Edward J. Balleisen


My research and writing explores the historical intersections among law, business, politics, and policy in the modern United States, with a growing focus on the origins, evolution, and impacts of the modern regulatory state.  I have pursued a number of collaborative projects with historians and other social scientists who study regulatory governance in industrialized and industrializing societies.  I have also started an oral history project that examines regulatory policy-making, which involves extensive collaboration with Duke undergraduate and graduate students.

My most recent book is Fraud: An American History from Barnum to Madoff (Princeton University Press, 2017).  Economic duplicity has bedeviled American markets from the founding of the Republic.  In this wide-ranging history, I emphasize the enduring connections between capitalist innovation and business fraud, as well as the vexed efforts by private organizations and state agencies to curb the worst economic deceptions.  Placing recent fraud scandals in long-term context, I argue that we rely solely on a policy of caveat emptor at our peril; and that a mixture of public education, sensible disclosure rules, and targeted enforcement campaigns can contain the problem of business fraud.

A growing proportion of my writing engages interdisciplinary debates about the nature of regulatory policy more generally, as well as the evolution of dominant approaches to political economy in modern capitalist societies. This dimension of my scholarship led to the publication of Government and Markets: Toward a New Theory of Regulation (Cambridge University Press, 2010), which I edited along with the historian David Moss. This volume brings together several new conceptual approaches to regulatory governance from across the social sciences. It also lays out a wide-ranging research agenda for regulatory studies.  

In 2015, my sole-edited three-volume multidisciplinary research collection, Business Regulation, came out with Edward Elgar.  This collection includes a long introductory essay, “The Dialectics of Modern Regulatory Governance,” that conceptualizes the emergence of the modern regulatory state in the nineteenth-century and its evolution since then, often in response to powerful critiques from scholars and regulated businesses.  It then provides over 100 leading writings on key aspects of regulatory governance, with selections that range from 1869 to the 2010s, and from across the social sciences.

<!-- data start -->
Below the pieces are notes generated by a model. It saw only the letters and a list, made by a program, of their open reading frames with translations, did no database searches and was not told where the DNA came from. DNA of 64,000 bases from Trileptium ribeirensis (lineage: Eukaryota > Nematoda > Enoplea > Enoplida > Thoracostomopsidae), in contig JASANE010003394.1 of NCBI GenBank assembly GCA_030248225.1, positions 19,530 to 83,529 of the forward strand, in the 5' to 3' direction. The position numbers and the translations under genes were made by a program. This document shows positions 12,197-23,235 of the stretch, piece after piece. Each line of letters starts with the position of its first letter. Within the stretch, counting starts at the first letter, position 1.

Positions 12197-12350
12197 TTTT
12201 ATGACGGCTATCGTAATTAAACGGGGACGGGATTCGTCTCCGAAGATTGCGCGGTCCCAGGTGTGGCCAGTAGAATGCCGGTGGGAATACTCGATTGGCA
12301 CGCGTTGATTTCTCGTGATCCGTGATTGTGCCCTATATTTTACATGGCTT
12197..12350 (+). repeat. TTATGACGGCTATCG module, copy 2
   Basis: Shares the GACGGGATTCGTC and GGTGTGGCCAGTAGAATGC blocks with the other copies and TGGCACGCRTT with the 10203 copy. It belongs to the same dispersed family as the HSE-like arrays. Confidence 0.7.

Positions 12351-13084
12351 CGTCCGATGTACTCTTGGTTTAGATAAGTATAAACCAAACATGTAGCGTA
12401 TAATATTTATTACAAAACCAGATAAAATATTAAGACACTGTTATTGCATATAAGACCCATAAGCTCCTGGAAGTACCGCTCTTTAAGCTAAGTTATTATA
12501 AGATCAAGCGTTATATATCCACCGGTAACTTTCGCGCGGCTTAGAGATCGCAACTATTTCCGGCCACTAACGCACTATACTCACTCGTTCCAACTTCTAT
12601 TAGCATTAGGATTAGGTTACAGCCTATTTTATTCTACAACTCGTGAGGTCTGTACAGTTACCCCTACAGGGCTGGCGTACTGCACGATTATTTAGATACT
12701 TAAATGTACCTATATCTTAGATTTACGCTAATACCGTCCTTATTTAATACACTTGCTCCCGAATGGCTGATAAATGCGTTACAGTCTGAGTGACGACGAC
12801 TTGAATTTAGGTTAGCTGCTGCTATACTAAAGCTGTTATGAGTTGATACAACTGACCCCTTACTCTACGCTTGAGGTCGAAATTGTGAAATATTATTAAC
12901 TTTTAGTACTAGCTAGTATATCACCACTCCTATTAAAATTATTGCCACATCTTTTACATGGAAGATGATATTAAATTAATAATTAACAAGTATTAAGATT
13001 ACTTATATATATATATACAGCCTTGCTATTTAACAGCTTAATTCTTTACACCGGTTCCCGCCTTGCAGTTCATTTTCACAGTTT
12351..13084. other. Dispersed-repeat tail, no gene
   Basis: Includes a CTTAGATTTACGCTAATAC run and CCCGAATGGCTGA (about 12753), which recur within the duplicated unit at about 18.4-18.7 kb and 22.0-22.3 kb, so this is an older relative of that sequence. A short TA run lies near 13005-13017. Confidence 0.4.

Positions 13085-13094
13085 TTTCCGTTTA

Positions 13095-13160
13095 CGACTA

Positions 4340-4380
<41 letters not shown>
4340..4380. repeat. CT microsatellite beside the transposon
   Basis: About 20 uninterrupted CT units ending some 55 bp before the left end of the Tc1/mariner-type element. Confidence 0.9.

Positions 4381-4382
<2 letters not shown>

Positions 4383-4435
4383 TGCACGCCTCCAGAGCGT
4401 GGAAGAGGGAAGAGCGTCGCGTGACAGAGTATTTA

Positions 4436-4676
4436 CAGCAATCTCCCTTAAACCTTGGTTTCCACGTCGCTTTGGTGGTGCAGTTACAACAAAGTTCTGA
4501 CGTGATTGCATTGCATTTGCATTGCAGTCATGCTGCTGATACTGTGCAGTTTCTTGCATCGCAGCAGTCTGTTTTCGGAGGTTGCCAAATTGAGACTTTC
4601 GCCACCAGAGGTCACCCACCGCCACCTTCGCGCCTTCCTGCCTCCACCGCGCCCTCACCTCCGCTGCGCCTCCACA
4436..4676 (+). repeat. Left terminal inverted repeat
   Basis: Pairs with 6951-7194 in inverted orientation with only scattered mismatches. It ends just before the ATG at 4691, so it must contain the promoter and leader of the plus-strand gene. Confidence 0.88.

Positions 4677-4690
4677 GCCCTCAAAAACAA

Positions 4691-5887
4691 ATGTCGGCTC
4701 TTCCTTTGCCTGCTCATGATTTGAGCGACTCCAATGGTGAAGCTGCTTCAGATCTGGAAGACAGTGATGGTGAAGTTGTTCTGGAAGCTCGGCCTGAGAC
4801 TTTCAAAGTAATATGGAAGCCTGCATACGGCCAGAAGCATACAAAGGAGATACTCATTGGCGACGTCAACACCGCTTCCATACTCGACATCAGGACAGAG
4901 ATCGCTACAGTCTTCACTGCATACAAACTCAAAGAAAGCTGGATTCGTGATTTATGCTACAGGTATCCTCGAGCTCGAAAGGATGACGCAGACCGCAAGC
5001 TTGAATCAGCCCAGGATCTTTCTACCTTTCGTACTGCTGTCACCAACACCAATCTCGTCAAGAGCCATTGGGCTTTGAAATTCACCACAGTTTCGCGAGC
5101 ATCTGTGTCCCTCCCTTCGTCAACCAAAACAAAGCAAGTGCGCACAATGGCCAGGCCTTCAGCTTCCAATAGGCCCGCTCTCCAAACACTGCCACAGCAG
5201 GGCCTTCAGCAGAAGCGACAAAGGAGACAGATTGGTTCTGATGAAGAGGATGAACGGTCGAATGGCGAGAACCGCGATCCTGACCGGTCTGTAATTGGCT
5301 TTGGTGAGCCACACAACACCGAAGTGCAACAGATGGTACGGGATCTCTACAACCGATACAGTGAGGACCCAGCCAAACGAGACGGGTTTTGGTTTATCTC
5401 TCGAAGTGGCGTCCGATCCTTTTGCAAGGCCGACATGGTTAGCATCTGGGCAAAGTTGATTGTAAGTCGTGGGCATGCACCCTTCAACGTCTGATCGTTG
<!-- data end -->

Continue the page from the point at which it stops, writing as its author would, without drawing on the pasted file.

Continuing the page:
Along with Duke colleagues and collaborators Jonathan Wiener, Lori Bennear, and Kim Krawiec, I am also completing an interdisciplinary volume that examines when and how industrialized democracies reconfigure regulatory institutions in the aftermath of major crises.  This book, Policy Shock: Recalibrating Risk and Regulation after Oil Spills, Nuclear Accidents, and Financial Crises, will be published by Cambridge University Press in 2017.

From 2010 through 2015, I directed the Rethinking Regulation Project, sponsored by Duke's Kenan Institute for Ethics. Rethinking Regulation brings together faculty and graduate students from across the university who are interested in regulatory policy and strategies of regulatory governance. The group pursues ambitious collaborative research that brings undergraduate and graduate students into research teams linked to Duke's Bass Connections program, such as the 2015-16 team that investigated approaches to Retrospective Regulatory Review.  

I am especially interested in mentoring graduate students who wish to study the history of business-state relations, the regulatory state, business culture, political economy, and legal institutions. Although my research expertise lies particularly with American history from 1815 to the present, I have advised several graduate students who have pursued transnational dissertation topics, or who study other areas of the world. I am also now mentoring several graduate students in other social science disciplines.

Since 2015, I have served as Duke’s Vice Provost for Interdisciplinary Studies, working with university-wide institutes and initiatives to foster collaborative, interdisciplinary research, teaching, and engagement. In this capacity, I oversee Bass Connections, an innovative program that supports interdisciplinary, problem-centered research teams involving faculty, graduate students, and undergrads.  I am also the lead co-PI on Duke’s “Versatile Humanists” project, funded by a Next Generation Implementation grant from the National Endowment for the Humanities.  Through this grant, we hope to improve the preparation of our doctoral students in the humanities to make a difference within and outside of academia. 

[last updated, 7/17]

Education & Training

  • Ph.D., Yale University 1995

  • M.Phil., Yale University 1992

  • B.A., Princeton University 1987

Doctoral Training for the Versatile Humanist awarded by National Endowment for the Humanities (Principal Investigator). 2016 to 2019

Balleisen, EJ. Fraud: An American History from Barnum to Madoff. Princeton, NJ: Princeton University Press, February 1, 2017. (Monograph) Open Access Copy

Business Regulation. Edited by EJ Balleisen. June 2015.

Balleisen, EJ. Business Regulation (3 volumes). Cheltenham: Edward Elgar Publishing, 2015. (Edited Book)

Government and Markets: Toward a New Theory of Regulation. Edited by EJ Balleisen and DA Moss. Cambridge University Press, 2009. (Edited Book)